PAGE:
Crime

What’s happening to crime? A guide for journalists and presidents

BY Rick Muir   /  24 October 2017

From looking at the headlines over the last week you would think the UK is in the middle of a crime wave. ‘Violent crime is up 19%’ screamed the Metro. ‘Police data shows crime rising at increasing rate in England and Wales’ said the Guardian.  ‘Crime rises by 13% in England and Wales, ONS statistics say’ said the BBC. 

Now US President Donald Trump has piled in tweeting that “Just out report: ‘United Kingdom crime rises 13% annually amid spread of Radical Islamic terror.’ Not good, we must keep America safe!”  Let’s put to one side the entirely spurious insinuation that there is any link between terrorist incidents and the overall crime rate, or that there is somehow a connection between the crime rate in the UK and public safety in the United States. Let’s focus instead on what President Trump has in common with the media sub editors: the idea that there has been a 13% rise in crime in the year to June 2017.

Is crime rising in England and Wales?

Overall, no.  The ONS is clear that according to its most reliable measure of crime (the Crime Survey for England and Wales) the overall number of crimes fell by 9% in the year to June 2017 compared to the previous 12 months.

So, where does the 13% rise in crime figure come from?

There has been a 13% increase in crimes recorded by the police. For the avoidance of doubt that is not the same thing as saying that crime has risen by 13%. What it does mean is that of the overall amount of crime out there, more of it is being recorded by the police.

A close reading of the ONS’ report shows what is behind that 13% increase in police recorded crime

1. Violent crimes recorded by the police increased by 19% compared with the previous year (there was no increase picked up by the CSEW). This was driven by increases in “violence without injury” (21%) and “stalking and harassment” (36%) as well as a smaller increase in “violence with injury” (10%). The ONS says that: “Most of this volume increase was thought to result from improved recording practices but it is likely that rises in the most serious categories reflect genuine rises in violent crime. These lower volume but serious offences are thought to be generally well-recorded by the police.”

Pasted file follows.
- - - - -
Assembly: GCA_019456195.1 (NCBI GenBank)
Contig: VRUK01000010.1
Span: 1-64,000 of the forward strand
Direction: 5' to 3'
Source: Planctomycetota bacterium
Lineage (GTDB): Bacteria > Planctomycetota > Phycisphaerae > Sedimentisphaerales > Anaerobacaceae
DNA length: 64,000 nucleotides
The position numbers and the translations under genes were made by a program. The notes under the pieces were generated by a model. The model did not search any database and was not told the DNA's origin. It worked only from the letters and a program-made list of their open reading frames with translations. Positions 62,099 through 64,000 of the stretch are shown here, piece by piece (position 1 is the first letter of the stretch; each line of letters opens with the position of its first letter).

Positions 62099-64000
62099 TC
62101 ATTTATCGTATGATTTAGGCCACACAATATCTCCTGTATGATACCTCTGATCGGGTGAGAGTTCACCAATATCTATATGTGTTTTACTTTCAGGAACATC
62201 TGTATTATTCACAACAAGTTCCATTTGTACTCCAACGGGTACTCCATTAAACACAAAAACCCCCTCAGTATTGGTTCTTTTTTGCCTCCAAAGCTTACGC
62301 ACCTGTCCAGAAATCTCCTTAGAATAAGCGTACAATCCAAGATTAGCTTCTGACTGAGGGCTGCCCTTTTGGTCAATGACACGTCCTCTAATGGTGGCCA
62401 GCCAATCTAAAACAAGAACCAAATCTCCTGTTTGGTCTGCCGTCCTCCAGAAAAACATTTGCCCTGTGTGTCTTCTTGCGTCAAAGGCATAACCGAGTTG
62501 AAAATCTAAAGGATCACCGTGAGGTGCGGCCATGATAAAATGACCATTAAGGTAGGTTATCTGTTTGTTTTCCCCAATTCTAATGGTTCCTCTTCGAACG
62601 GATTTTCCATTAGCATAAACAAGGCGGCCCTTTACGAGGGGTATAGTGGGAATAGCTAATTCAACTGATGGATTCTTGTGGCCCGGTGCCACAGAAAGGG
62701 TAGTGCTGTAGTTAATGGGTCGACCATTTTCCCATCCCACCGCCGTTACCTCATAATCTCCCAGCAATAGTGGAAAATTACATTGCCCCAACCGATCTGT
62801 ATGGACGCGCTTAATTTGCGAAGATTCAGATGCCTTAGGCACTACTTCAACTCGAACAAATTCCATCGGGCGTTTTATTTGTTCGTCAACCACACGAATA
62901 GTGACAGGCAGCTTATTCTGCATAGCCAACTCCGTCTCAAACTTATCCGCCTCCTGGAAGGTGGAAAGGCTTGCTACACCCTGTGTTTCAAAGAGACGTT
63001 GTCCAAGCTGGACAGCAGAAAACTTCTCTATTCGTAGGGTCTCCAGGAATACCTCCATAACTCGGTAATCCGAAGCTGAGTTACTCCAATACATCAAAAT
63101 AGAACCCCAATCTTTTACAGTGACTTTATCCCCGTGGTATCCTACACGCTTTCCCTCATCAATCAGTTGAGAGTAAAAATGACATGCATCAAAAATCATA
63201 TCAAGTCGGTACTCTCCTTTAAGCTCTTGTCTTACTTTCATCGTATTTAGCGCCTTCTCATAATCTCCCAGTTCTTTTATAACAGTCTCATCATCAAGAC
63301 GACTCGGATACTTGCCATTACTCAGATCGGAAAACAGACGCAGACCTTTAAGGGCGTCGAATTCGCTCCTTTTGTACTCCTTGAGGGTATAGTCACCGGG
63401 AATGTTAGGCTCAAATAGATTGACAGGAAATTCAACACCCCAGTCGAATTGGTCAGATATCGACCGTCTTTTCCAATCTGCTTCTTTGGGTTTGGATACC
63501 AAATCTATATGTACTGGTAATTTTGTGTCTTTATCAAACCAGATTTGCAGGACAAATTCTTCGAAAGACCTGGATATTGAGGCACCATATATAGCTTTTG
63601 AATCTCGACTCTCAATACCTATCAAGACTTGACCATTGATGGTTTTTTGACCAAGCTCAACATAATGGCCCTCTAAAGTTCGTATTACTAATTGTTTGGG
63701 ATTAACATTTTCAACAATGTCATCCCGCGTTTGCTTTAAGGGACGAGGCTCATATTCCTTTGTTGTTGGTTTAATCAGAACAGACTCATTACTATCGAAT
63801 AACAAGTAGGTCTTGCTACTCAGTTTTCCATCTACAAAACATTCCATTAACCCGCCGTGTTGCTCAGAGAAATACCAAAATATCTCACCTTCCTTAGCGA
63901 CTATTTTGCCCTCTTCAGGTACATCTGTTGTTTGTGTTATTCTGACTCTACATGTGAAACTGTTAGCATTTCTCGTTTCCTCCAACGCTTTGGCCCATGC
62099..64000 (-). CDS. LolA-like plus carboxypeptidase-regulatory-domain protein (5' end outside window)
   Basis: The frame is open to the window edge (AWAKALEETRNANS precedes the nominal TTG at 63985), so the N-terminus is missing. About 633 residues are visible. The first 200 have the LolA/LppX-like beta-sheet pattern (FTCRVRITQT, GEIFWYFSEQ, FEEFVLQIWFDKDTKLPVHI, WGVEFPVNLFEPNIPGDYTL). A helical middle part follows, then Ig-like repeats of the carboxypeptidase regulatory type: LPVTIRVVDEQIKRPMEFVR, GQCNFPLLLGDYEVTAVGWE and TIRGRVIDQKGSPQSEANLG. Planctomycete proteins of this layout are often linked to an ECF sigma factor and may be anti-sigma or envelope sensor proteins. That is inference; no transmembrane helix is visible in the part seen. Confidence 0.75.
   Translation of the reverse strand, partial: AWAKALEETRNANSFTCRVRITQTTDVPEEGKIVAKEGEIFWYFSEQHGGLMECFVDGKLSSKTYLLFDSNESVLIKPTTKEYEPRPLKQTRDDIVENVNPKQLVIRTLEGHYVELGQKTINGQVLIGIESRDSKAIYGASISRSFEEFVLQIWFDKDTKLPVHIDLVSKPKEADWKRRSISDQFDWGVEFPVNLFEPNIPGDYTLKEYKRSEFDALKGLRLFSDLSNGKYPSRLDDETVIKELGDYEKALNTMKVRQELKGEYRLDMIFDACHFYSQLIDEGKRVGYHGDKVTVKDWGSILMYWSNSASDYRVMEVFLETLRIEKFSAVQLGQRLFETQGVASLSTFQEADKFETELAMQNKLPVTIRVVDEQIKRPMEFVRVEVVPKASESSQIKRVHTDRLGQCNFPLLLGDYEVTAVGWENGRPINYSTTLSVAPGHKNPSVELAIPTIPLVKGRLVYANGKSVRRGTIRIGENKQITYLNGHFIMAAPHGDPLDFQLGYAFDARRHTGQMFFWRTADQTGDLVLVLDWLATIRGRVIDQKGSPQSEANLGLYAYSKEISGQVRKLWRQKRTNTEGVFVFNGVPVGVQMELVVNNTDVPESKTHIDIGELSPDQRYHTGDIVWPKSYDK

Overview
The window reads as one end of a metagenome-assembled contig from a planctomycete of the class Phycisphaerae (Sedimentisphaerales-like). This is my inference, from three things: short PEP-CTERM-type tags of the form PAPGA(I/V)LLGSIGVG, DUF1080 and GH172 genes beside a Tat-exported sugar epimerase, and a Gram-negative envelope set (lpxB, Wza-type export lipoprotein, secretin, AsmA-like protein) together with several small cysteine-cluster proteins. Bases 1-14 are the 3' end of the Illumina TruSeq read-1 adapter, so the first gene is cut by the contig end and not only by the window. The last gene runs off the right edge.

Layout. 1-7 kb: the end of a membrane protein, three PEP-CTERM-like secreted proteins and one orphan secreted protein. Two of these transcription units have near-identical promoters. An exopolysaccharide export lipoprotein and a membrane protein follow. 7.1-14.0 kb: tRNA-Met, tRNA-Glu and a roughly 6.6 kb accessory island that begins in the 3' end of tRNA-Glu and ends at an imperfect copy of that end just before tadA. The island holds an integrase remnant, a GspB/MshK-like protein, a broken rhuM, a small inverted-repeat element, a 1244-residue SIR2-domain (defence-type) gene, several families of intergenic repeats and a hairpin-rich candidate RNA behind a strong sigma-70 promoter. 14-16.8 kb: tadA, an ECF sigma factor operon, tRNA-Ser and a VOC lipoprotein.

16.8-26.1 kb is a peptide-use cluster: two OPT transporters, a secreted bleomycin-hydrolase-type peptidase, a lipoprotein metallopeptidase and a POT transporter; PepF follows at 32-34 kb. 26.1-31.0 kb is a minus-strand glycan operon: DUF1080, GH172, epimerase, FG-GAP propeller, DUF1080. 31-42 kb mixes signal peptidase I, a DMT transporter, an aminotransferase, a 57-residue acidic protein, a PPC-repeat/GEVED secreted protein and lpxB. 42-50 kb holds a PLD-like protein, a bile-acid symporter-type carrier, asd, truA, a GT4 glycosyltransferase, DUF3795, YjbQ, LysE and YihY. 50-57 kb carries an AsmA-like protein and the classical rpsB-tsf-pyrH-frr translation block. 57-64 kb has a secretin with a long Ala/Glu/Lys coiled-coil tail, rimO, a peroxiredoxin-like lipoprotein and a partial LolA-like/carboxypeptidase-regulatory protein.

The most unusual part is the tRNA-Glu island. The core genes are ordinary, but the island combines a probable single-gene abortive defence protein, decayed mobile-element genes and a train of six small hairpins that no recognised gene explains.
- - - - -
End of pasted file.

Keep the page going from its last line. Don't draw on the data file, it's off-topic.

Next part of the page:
2. Police recorded offences involving a knife increased by 26% compared to the previous year. This is likely to reflect a genuine increase in knife crime, around half of it in London, as it is a well recorded serious crime and is corroborated by NHS data.

3. There was a 19% increase in sexual offences. This does not mean there is more sexual crime (there was no change in the CSEW measure). It rather mainly reflects improved recording practices and a greater willingness of victims to come forward.

4. There was an 11% increase in police recorded theft. Some of that reflects a likely real increase in categories of acquisitive crime like burglary and vehicle theft which tend to be well recorded. For other areas of theft the increase is more likely to reflect improved recording practices.

What about the long term picture?

The chart below shows the long term decline in volume crime as measured by the CSEW. In overall terms there is no question that there are many fewer violent and acquisitive crimes in 2017 than there were in 1995, when crime reached its peak.

There are two caveats here. One is that the CSEW did not previously pick up fraud and computer misuse offences. These are now included and the overall level of crime once those have been included is represented by the blue dot on the far right of the chart.  This shows that crime has fallen significantly since 1995, but not by as much as we thought and that a considerable amount has shifted online.

The second caveat is that even if the overall number of crimes has fallen, that is not the same thing as saying that overall harm has fallen. This is because some crimes are more harmful than others. There is strong evidence that if you assess the harm caused by each offence, the biggest falls in crime have been among the less harmful offences.

Is Labour right to say ‘Prolonged Tory cuts to the police have left our communities exposed’?

If the claim is that police cuts have caused a rise in crime, then that would be hard to justify on the basis of these figures. There is little evidence of a relationship between the number of police officers and overall crime levels. However, where the opposition and the police unions are on stronger ground is where they say that cuts to police budgets (meaning fewer officers and staff) have put the police service under significant pressure at a time when demand on the police (note that is different to crime) is rising. Increases in recorded crime may not reflect genuine increases in crime, but they certainly do increase the amount of work the police have to do.

Rick Muir is Director at The Police Foundation 

This article originally appeared on The Police Foundation blog


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